The relentless confiscation of land and control of resources by Israel in occupied Palestine has made the creation of a viable Palestinian state impossible. The situation and the only credible remaining solution is well described in the following Los Angeles Times article.
"The One State Declaration" signed by many knowledgeable figures worldwide can be seen here.
Forget the two-state solution. Israelis and Palestinians must share the land. Equally. By Saree Makdisi Los Angeles Times
May 11, 2008
There is no longer a two-state solution to the Israeli-Palestinian conflict. Forget the endless arguments about who offered what and who spurned whom and whether the Oslo peace process died when Yasser Arafat walked away from the bargaining table or whether it was Ariel Sharon's stroll through the Al Aqsa Mosque in Jerusalem that did it in.
All that matters are the facts on the ground, of which the most important is that -- after four decades of intensive Jewish settlement in the Palestinian territories it occupied during the 1967 war -- Israel has irreversibly cemented its grip on the land on which a Palestinian state might have been created.
Sixty years after Israel was created and Palestine was destroyed, then, we are back to where we started: Two populations inhabiting one piece of land. And if the land cannot be divided, it must be shared. Equally.
This is a position, I realize, which may take many Americans by surprise. After years of pursuing a two-state solution, and feeling perhaps that the conflict had nearly been solved, it's hard to give up the idea as unworkable.
But unworkable it is. A report published last summer by the United Nations Office for the Coordination of Humanitarian Affairs found that almost 40% of the West Bank is now taken up by Israeli infrastructure -- roads, settlements, military bases and so on -- largely off-limits to Palestinians. Israel has methodically broken the remainder of the territory into dozens of enclaves separated from each other and the outside world by zones that it alone controls (including, at last count, 612 checkpoints and roadblocks).
Moreover, according to the report, the Jewish settler population in the occupied territories, already approaching half a million, not only continues to grow but is growing at a rate three times greater than the rate of Israel's population increase. If the current rate continues, the settler population will double to almost 1 million people in just 12 years. Many are heavily armed and ideologically driven, unlikely to walk away voluntarily from the land they have declared to be their God-given home.
These facts alone render the status of the peace process academic.
At no time since the negotiations began in the early 1990s has Israel significantly suspended the settlement process in the occupied Palestinian territories, in stark violation of international law. It preceded last November's Annapolis summit by announcing the fresh expropriation of Palestinian property in the West Bank; it followed the summit by announcing the expansion of its Har Homa settlement by an additional 307 housing units; and it has announced plans for hundreds more in other settlements since then.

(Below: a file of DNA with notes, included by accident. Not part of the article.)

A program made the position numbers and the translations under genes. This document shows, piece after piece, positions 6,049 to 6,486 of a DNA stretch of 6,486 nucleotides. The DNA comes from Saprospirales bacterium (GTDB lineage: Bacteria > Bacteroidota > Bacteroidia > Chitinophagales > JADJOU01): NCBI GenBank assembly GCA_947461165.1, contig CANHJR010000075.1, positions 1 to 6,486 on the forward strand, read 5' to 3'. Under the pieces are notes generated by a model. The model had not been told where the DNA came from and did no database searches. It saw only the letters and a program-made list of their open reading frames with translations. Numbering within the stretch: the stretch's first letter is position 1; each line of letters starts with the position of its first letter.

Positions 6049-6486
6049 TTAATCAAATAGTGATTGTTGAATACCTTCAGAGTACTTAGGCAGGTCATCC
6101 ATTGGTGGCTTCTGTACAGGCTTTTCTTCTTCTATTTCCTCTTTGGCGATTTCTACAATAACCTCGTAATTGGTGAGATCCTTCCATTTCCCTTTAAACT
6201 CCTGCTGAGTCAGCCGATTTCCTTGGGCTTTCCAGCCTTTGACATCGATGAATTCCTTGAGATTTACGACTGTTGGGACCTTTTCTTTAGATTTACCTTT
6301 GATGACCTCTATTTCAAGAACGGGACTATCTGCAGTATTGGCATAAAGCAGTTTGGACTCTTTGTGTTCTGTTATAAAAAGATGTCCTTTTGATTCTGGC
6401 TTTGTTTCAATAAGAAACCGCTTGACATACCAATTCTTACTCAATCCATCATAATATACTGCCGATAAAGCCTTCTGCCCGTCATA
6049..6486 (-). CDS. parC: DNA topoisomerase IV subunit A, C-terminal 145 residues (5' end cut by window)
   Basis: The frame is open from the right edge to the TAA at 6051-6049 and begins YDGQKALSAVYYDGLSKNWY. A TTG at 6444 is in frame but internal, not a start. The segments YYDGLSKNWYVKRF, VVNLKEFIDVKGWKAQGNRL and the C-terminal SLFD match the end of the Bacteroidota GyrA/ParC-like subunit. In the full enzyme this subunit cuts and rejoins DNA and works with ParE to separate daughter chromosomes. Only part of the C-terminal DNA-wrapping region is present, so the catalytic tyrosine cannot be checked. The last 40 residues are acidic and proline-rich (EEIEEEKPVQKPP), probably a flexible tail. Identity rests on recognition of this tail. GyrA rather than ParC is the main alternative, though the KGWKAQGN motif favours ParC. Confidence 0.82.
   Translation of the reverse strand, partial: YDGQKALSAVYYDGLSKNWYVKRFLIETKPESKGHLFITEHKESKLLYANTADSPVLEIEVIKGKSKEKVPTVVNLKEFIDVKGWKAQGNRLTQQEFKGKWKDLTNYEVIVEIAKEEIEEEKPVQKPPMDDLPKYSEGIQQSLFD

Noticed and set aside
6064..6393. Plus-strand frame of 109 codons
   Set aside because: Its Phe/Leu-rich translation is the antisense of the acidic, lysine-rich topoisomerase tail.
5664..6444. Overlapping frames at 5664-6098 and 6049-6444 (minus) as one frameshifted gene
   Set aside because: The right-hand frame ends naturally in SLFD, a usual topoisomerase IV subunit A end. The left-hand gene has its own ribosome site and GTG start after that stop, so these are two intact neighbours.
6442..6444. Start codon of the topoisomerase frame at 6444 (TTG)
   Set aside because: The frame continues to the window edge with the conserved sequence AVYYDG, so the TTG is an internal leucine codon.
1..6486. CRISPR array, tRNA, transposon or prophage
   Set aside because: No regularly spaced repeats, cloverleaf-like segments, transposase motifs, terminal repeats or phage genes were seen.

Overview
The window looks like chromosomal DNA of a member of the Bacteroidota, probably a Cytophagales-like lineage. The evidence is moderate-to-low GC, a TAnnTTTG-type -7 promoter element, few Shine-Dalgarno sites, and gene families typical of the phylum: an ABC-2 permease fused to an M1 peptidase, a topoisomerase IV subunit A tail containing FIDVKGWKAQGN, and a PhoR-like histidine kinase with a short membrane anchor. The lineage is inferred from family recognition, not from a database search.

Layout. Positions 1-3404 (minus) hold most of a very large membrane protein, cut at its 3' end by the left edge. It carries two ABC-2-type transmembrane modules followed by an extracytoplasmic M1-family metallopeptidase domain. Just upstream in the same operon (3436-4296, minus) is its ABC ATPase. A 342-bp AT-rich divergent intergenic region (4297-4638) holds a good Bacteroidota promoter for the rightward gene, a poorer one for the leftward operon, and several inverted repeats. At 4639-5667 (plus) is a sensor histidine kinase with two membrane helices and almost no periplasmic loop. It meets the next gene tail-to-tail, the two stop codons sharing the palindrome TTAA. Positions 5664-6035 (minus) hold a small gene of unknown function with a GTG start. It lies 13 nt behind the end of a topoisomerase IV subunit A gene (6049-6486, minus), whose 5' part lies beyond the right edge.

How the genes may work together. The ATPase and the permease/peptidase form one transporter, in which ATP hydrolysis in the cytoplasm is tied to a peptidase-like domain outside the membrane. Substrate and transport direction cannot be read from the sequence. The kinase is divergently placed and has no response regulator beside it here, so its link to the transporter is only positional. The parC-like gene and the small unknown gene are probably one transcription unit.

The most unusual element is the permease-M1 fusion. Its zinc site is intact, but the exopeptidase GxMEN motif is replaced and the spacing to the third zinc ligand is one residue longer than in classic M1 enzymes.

The Israelis are not settling the occupied territories because they lack space in Israel itself. They are settling the land because of a long-standing belief that Jews are entitled to it simply by virtue of being Jewish. "The land of Israel belongs to the nation of Israel and only to the nation of Israel," declares Moledet, one of the parties in the National Union bloc, which has a significant presence in the Israeli parliament.
Moledet's position is not as far removed from that of Prime Minister Ehud Olmert as some Israelis claim. Although Olmert says he believes in theory that Israel should give up those parts of the West Bank and Gaza densely inhabited by Palestinians, he also said in 2006 that "every hill in Samaria and every valley in Judea is part of our historic homeland" and that "we firmly stand by the historic right of the people of Israel to the entire land of Israel."
Judea and Samaria: These ancient biblical terms are still used by Israeli officials to refer to the West Bank. More than 10 years after the initiation of the Oslo peace process, which was supposed to lead to a two-state solution, maps in Israeli textbooks continued to show not the West Bank but Judea and Samaria -- and not as occupied territories but as integral parts of Israel.
What room is there for the Palestinians in this vision of Jewish entitlement to the land? None. They are regarded, at best, as a demographic "problem."
The idea of Palestinians as a "problem" is hardly new. Israel was created as a Jewish state in 1948 only by the premeditated and forcible removal of as much of the indigenous Palestinian population as possible, in what Palestinians call the Nakba, or catastrophe, which they commemorate this week.